Sleep and the Brain

  • Published23 Jul 2015
  • Reviewed23 Jul 2015
  • Author Michael W. Richardson
  • Source BrainFacts/SfN
This chart shows the brain waves of a young adult recorded by an electroencephalogram (EEG) during a night's sleep.

Brain Activity During Sleep

Although sleep appears to be a passive and restful time, it actually involves a highly active and well-scripted interplay of brain circuits, resulting in sleep’s various stages.

Illustration by Lydia V. Kibiuk, Baltimore, MD
This chart shows the brain waves of a young adult recorded by an electroencephalogram (EEG) during a night's sleep.
Diagram of the parts of the brain directly involved with sleep

The Sleep-Wakefulness Cycle

Why do we get sleepy? There are two main determining factors: the circadian system (time of day or night) and how long we have been awake.

Illustration by Lydia V. Kibiuk, Baltimore, MD; Devon Stuart, Harrisburg, PA
Diagram of the parts of the brain directly involved with sleep
Whole-mount X-gal staining of sensory axons innervating the limbs of an embryonic day 15.5 mouse carrying the LacZ gene driven by the sensory neuron promoter of Brn3a.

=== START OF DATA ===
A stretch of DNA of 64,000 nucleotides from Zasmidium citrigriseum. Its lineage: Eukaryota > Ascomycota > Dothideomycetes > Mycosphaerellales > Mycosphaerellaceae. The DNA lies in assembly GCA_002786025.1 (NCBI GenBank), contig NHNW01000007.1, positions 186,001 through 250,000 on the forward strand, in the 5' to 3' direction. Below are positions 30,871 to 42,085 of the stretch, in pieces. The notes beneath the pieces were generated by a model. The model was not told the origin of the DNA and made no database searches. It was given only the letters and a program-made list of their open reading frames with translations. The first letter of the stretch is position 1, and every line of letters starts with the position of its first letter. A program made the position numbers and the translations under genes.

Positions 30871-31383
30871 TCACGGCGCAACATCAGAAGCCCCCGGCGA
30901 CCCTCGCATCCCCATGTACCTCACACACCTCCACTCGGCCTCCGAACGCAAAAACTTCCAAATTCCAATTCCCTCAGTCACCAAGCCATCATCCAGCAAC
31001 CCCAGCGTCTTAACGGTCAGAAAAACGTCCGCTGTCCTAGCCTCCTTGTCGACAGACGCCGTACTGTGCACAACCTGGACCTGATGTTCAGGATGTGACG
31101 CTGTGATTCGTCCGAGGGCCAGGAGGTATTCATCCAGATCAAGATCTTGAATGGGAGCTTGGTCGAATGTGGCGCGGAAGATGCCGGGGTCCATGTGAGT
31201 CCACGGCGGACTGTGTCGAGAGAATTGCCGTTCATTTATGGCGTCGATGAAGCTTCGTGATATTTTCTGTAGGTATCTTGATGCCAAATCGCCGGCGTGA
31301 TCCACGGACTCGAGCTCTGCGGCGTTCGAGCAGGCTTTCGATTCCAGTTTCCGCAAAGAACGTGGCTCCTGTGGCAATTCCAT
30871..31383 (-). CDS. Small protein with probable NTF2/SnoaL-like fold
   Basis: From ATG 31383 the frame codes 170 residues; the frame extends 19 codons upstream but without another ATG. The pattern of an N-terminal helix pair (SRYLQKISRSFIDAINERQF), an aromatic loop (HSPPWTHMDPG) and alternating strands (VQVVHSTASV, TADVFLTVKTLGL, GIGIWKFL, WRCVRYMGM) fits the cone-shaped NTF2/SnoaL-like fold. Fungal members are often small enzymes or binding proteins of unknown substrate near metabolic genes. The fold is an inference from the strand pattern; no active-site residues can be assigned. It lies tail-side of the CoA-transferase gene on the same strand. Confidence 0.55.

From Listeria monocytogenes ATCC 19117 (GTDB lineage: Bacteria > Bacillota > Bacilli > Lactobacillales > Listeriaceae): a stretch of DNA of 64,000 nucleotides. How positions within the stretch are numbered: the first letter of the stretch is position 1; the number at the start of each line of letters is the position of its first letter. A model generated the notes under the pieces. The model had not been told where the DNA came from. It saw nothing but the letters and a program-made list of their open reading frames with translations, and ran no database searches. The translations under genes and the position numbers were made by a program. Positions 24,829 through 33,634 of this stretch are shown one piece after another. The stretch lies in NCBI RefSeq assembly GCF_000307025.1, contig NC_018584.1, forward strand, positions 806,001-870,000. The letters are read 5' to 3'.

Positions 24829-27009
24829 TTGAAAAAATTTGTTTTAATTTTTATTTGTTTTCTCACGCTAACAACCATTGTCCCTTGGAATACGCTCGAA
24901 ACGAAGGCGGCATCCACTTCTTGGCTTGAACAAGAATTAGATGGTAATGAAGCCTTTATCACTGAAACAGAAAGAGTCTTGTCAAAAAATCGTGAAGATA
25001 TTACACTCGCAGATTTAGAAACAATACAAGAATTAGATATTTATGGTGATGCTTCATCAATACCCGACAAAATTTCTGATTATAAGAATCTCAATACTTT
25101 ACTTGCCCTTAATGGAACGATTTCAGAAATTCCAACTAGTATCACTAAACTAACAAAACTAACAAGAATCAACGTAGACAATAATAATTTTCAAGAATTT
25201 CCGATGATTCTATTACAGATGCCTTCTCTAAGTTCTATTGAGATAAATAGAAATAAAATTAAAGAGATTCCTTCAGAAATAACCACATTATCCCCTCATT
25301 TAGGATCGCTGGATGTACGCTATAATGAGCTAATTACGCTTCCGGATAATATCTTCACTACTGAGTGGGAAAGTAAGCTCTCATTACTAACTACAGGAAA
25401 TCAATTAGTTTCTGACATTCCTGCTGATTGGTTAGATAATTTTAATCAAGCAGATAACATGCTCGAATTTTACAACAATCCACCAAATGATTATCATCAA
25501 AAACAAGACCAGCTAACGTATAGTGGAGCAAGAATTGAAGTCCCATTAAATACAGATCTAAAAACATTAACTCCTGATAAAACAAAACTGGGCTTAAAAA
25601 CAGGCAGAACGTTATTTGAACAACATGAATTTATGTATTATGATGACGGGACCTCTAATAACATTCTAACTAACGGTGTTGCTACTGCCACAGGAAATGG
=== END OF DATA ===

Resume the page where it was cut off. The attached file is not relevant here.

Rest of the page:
How Is Sleep Regulated?

What is the difference between sleep and wakefulness? Much of it depends on which brain systems are activated.

Schoenmann, et al. The Journal of Neuroscience, 2010.
Whole-mount X-gal staining of sensory axons innervating the limbs of an embryonic day 15.5 mouse carrying the LacZ gene driven by the sensory neuron promoter of Brn3a.
Man taking a nap

What happens to your brain when you are sleep-deprived?

Although scientists continue to debate the purposes and benefits of sleep, one thing is clear: sleep deprivation is really bad for brain function.

Courtesy, with permission: epSos.de
Man taking a nap
Painting by William Powell Frith, "Sleep" - 1873.

The Secret to Memory? A Good Night’s Sleep

A good night’s sleep can strengthen memories and promote creative thinking.

William Powell Frith
Painting by William Powell Frith, "Sleep" - 1873.
Illustration of man sitting on bed looking at his smartphone.

How Smartphones Keep You Awake

Your smartphone addiction isn't helping you sleep. In fact, an obscure chemical reaction may be keeping you awake.

Illustration of man sitting on bed looking at his smartphone.

You likely spend more of your life sleeping than performing any other activity, but there’s so much we don’t know this basic function. Scientists continue to make discoveries about the role sleep plays in our ability to think, remember and act.  To find out more about sleep and the brain, browse through the images and their descriptions and click on the link in each caption to read the full articles.

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